Best: There isn't much of an ethnic mix in my semi-rural, middle- class school and I was surprised to hear some of the older boys, in particular, come out with some xenophobic comments. However, it was felt that their attitudes smacked of provincial ignorance rather than genuine hatred. A shock was needed.
Year 11 was assembled and shown images of people from different cultural backgrounds - butch-looking women, a Polish man, an immigrant wearing a scarf - and asked to write down their thoughts, on the assurance that their notes would remain private. Standing on the sidelines as a sea of pupils frantically scribbled their notes, some sniggering at an image of a man in a turban, has to go down as one of the most uncomfortable experiences of my life.
Later, I informed them that a visitor was coming. When he entered they weren't to speak, just note their thoughts. The turbaned Sikh from the morning slideshow walked in and calmly joined their circle.
A few students went white, some shuffled their feet, others hesitated and began writing. Then they talked. "Why did he wear a turban?" "Why did he have a gold tooth?"
Questions were answered and ingrained misconceptions confronted.
One by one, the people from the slideshow visited and I watched a change in attitude take place among some previously hardcore students. It was, without a doubt, the most surprising but beneficial learning experience I have ever been part of.
Worst: I was teaching a challenging Year 11 media class that was full of confrontational, boisterous, exceedingly tall boys and disaffected, indolent girls who had little respect for a blonde, 23-year-old NQT. Every Tuesday lunchtime, after a 100-minute battle with them, I would retreat to the edit suite, snivel at my blatant lack of ability to teach them anything and trawl the jobs pages for alternative careers.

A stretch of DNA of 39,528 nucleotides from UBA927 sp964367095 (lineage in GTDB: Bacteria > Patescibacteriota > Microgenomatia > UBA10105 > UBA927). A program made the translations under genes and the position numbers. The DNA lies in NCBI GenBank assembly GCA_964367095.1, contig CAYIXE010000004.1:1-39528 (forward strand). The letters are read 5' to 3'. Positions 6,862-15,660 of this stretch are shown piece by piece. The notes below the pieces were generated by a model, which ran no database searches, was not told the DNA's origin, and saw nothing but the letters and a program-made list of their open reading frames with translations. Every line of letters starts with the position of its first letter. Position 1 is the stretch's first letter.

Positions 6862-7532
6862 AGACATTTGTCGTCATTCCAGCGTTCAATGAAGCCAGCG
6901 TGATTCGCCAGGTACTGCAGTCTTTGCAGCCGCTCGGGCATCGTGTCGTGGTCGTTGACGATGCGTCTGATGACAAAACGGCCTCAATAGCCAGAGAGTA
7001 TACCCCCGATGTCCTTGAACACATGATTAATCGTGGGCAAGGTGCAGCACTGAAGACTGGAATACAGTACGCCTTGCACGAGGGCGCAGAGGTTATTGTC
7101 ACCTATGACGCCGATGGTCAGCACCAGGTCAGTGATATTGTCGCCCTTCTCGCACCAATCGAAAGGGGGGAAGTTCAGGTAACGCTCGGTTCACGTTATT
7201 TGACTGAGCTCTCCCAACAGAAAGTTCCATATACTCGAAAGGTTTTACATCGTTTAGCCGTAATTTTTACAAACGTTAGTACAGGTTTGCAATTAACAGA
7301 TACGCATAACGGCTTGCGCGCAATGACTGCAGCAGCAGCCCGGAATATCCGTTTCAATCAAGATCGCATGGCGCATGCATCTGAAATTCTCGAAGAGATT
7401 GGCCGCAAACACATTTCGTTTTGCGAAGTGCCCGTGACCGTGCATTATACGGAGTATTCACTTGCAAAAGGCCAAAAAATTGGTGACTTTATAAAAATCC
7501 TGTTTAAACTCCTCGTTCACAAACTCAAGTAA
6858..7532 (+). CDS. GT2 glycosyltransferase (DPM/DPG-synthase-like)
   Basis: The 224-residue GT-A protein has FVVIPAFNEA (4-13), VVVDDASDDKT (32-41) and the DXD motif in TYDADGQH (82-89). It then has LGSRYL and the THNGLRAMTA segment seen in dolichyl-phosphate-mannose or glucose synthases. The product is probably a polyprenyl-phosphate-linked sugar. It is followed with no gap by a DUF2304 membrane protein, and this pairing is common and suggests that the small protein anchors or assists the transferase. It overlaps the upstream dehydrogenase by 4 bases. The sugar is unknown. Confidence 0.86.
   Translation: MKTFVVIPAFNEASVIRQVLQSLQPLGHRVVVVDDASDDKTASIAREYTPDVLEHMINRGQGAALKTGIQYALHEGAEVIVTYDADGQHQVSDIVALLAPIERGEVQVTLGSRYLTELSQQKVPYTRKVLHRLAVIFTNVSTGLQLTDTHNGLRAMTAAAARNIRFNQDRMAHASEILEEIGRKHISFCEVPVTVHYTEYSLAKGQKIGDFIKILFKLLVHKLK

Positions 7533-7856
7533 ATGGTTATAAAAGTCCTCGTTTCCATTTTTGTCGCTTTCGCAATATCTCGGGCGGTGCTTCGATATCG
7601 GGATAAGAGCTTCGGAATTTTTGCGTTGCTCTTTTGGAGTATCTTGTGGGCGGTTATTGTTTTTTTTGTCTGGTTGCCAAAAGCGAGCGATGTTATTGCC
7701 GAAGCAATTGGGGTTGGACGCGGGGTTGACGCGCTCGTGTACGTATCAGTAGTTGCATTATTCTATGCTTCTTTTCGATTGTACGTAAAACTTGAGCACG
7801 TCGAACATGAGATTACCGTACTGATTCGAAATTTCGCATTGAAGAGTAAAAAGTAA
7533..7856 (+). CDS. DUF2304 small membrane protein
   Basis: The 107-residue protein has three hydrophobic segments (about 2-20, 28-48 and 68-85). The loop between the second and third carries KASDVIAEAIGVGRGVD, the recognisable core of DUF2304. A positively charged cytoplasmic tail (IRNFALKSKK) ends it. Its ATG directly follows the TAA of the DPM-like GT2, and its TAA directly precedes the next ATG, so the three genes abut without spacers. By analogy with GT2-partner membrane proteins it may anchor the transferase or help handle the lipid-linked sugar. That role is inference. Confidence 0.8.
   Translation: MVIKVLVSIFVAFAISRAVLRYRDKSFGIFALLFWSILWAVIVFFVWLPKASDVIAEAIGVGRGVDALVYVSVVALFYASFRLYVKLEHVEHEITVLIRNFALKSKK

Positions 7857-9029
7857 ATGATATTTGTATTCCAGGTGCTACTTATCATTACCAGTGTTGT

One Tuesday morning, I found a competition taking place in class: how low could you pull a skater boy's trousers? The boy in question was standing, laughing at his friend who was tugging said trousers with gusto, testing their owner's theory that they would stay put.
I had got halfway through the sentence "Boys, stop that and sit." when the worst wardrobe malfunction I have ever witnessed occurred and skater boy was left standing there, naked as a jay bird from the waist down and laughing hysterically. What do you do? I stood, horrified, as the class erupted in hysteria. The boy stood there for what seemed like an eternity before pulling up his trousers and leaving the room without my even having to ask.
Typing up an incident report later, I couldn't help but keep my tongue firmly in my cheek as I recounted how upset and horrified I was at this poor behaviour.
Emma Webb teaches at Teign School in Kingsteignton, Devon.